Tuesday, 10 April 2012

Jellyfish, sharks and crocodiles

Here is a giant jar of jellyfish at the Aquarium of Western Australia (AQWA). After snakes and John Terry, jellyfish are probably my least favourite thing in the world and I totally concur with Karl Pilkington's sentiment that you should "give them another three per cent and make them water." By contrast, as we observed their creepy propulsions, Rachel said we should get something similar at home as "it would be relaxing to look at." Never going to happen. In fact, I reckon that's what Meatloaf meant when he sang "I would do anything for love but I won't do that."
The trip to AQWA involved driving 70km up the WA coast from Rockingham, with John and Cilla, to Hillarys Harbour. It was well worth it as the aquarium was packed full of fascinating sea creatures, all found relatively close to Perth.

The weather continues to live up to my expectations of this beautiful state: nudging above 30C again as we tiptoe further into autumn.

Everything seems perfectly normal here, Rachel pictured on the moving underwater walkway which gave us great close-up views of fish and stingrays. Oh wait, something's looming overhead...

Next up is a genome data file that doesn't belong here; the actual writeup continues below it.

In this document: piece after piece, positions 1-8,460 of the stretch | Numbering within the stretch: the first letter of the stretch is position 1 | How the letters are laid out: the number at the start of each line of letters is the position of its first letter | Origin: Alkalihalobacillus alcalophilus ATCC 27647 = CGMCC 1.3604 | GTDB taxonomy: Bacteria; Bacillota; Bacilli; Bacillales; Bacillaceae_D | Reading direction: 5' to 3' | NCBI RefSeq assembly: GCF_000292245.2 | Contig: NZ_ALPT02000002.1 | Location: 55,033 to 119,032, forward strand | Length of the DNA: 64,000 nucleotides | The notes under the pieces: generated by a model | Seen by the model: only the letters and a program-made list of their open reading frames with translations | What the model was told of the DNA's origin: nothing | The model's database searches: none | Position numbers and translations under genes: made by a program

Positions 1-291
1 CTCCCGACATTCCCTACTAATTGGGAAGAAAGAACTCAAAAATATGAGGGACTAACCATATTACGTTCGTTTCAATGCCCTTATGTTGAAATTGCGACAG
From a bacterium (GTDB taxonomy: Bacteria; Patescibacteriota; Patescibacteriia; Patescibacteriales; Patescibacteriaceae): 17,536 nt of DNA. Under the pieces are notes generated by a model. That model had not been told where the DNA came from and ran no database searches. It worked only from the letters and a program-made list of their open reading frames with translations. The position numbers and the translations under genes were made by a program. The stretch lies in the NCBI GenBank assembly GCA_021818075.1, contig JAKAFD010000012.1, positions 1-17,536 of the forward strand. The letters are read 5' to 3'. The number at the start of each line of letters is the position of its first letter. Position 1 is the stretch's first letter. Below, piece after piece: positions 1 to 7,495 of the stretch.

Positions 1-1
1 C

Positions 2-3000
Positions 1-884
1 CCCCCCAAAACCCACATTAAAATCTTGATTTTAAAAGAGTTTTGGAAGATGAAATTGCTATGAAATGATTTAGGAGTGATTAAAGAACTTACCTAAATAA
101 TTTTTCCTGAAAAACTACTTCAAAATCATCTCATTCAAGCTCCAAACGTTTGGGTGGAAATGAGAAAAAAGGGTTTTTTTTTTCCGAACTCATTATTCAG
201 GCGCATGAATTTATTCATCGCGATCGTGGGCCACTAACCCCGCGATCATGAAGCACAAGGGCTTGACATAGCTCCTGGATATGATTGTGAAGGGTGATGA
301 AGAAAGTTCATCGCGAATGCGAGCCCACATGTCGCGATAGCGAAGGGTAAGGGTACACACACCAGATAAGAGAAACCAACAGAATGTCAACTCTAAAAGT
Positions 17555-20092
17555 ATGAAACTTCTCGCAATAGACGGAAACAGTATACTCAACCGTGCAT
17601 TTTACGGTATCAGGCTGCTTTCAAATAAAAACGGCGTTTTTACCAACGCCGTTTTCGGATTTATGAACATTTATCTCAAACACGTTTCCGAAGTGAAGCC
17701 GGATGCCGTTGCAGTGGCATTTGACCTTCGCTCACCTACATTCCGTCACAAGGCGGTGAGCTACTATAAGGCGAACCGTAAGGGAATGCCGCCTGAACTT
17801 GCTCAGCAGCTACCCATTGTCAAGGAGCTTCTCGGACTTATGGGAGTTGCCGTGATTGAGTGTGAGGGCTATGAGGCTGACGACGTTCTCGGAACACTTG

Three of these little fellas were laid on top of each other, happy as Larry. When the top croc woke up, he posed perfectly for our photos. Say cheese... snap.

At the heart of every good aquarium is a fine coffee shop and AQWA did not disappoint. John and Cilla showed more adventure than us with their drink choices, both opting for a spearmint milkshake.

Once we had bought our overpriced tat (sorry, tasteful fridge magnets) in the AQWA gift shop, John drove us further north to where Cilla's brother lives, in Mindarie. WA is an affluent state, largely thanks to its rich reserves of gold and minerals, and this was well illustrated by the mosaic of towering, gleaming properties we passed in the car. Each house along the seafront seemed to be competing with its neighbours for prominence. Millions of dollars have been spent here and the building sites on the perimeters of the metropolis tell of growth that isn't about to slow down. This was the view from Cilla's brother's house, overlooking the marina but facing east - away from the ocean - so as to stay cool when the afternoon sun glares down on Perth.

We encountered heavy rush-hour traffic on the way back. The stop-start freeway journey was the closest we've come to English motorway madness on ths side of the world.

I never thought the M25 would spark nostalgia.

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